Ten years ago, Dave and Larry Diedrich of Elkton, SD, rejected tillage for no-till. Five years later, the brothers changed from no-till to zone-till. Their plan enables them to use fewer machines, save more soil and make more money over their 3,500 acres.
“The switch we've made has been about more than no-till and zone-till,” Dave says. “It's also been about equipment management.” He notes that, whereas many farmers have about $200 to $250/acre invested in equipment costs, they spend just $85 to $90/acre on equipment. “We have nice equipment, but we don't have that much of it,” Dave says.
The Diedrichs converted to no-till after seeing a demonstration at a 1990 Redfield, SD, field day. Dwayne Beck, a South Dakota State University agricultural researcher, plunged a spade into a no-till field. Instead of a dense, thick slab, the mellow soil unearthed by the spade crumbled.
“When I saw that, something clicked in my head,” Dave recalls. “Under no-till, the soil is really structured and porous.”
When Dave returned to the farm, he and Larry decided to convert to no-till. After they no-tilled 200 acres of soybeans in 1991, they switched to 100% no-till in 1992. The brothers merged the air drums from an IH 80 Cyclo planter and mounted them on a John Deere 750 no-till drill so that they could plant corn and soybeans with the same planter.
In 1996, the Diedrichs revamped their strategy by switching to zone-till. “The residue would just kill us with corn under no-till,” Dave says.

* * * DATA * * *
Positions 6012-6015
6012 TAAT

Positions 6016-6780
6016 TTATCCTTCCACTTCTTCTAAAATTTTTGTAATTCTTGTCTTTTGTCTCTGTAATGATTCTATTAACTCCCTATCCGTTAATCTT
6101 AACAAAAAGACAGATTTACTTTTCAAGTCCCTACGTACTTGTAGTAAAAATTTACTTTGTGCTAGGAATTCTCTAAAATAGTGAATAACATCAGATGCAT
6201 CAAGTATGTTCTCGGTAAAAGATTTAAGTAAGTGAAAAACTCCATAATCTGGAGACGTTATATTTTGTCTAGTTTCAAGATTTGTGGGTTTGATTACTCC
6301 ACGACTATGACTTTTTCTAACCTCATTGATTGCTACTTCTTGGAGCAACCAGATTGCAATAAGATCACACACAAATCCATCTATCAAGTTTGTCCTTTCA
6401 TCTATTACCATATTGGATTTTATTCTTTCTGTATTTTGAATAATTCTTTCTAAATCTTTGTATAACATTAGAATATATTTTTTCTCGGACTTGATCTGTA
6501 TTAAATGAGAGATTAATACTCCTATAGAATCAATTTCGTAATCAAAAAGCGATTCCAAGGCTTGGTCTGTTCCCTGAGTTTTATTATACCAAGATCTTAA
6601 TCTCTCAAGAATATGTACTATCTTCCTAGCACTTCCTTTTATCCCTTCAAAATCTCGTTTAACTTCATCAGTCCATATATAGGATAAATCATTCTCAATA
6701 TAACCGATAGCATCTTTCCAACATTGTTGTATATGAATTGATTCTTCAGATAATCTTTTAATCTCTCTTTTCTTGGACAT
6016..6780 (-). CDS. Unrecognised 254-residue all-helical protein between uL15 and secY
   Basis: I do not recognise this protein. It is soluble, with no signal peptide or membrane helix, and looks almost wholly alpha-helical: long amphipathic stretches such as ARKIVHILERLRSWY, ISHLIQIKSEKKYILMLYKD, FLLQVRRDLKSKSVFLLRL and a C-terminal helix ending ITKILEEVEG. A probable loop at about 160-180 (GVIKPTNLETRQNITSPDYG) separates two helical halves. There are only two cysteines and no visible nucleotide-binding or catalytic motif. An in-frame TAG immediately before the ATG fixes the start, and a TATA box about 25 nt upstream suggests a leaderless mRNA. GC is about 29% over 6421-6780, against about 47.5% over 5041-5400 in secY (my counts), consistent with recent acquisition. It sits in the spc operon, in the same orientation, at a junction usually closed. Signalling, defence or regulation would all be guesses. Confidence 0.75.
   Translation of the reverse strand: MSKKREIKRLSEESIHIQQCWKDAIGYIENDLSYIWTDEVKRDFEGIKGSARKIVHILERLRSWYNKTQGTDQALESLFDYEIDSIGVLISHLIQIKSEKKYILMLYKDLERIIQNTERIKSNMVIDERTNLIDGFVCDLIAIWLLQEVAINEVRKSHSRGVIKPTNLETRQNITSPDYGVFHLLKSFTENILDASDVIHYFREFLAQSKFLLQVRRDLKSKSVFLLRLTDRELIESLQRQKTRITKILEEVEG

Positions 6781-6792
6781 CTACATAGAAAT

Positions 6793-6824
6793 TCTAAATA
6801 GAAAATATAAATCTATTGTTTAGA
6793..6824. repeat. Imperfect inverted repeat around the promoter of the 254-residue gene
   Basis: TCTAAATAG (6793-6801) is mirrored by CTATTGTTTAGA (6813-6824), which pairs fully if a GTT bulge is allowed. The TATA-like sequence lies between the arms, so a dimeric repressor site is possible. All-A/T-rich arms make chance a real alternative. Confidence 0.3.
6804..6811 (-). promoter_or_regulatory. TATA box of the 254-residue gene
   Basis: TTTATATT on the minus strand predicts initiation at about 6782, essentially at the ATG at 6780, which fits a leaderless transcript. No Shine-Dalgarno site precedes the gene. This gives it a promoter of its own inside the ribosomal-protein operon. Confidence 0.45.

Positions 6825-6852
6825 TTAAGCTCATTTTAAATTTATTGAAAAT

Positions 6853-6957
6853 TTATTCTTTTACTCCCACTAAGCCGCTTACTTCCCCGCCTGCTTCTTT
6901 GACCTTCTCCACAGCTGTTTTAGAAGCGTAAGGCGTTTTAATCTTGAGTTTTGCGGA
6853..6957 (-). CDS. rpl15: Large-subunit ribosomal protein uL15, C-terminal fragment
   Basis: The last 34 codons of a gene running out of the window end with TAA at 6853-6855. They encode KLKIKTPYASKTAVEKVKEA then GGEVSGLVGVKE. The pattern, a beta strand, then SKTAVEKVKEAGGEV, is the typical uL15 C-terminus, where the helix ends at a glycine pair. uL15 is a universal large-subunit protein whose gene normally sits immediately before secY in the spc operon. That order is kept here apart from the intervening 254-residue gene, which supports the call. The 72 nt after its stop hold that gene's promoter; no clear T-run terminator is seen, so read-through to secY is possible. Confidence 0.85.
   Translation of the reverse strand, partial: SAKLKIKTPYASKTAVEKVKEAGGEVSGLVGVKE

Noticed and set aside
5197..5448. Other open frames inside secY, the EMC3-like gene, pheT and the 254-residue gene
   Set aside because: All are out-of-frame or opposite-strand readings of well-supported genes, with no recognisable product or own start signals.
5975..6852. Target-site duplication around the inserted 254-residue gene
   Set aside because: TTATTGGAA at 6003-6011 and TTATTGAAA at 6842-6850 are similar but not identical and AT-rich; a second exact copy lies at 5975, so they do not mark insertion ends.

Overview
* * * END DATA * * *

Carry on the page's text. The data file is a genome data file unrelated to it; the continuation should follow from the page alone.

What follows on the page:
The Diedrichs solved the problem by making a pass in the fall with a zone-till implement that places dry fertilizer and anhydrous ammonia. A toolbar equipped with placement knives is linked to a Tyler Zodiac that houses dry fertilizer and an anhydrous ammonia tank. The fertilizer placement knives leave a 3-in. strip in the soil. The following spring, the Diedrichs plant into the strip. While planting corn, planter-mounted Yetter Residue Managers clear a black zone in the strip that enhances germination. During soybean planting, the residue managers also clear residue that would cause hair-pinning.
The Diedrichs also now use a John Deere 7300 planter to seed corn and a 16-row, 22-in.-row soybean planter. “It was also hard to cover all of our ground with just one planter,” Dave says.
Their equipment line also includes a 1978 Steiger 4-wd tractor, two Brent grain wagons, two front-wheel-assist 7230 and 7250 International tractors, a Case IH 2188 combine and a remodeled sprayer that originally was used for spraying lawns.
Dave uses an unconventional implement — a power parachute — to aerially scout crops. “It helped us stay in no-till during wet years in 1992, 1993 and 1995,” he says. “I thought our no-till was bad, but from the air, I could see that conventional tillage was struggling too.”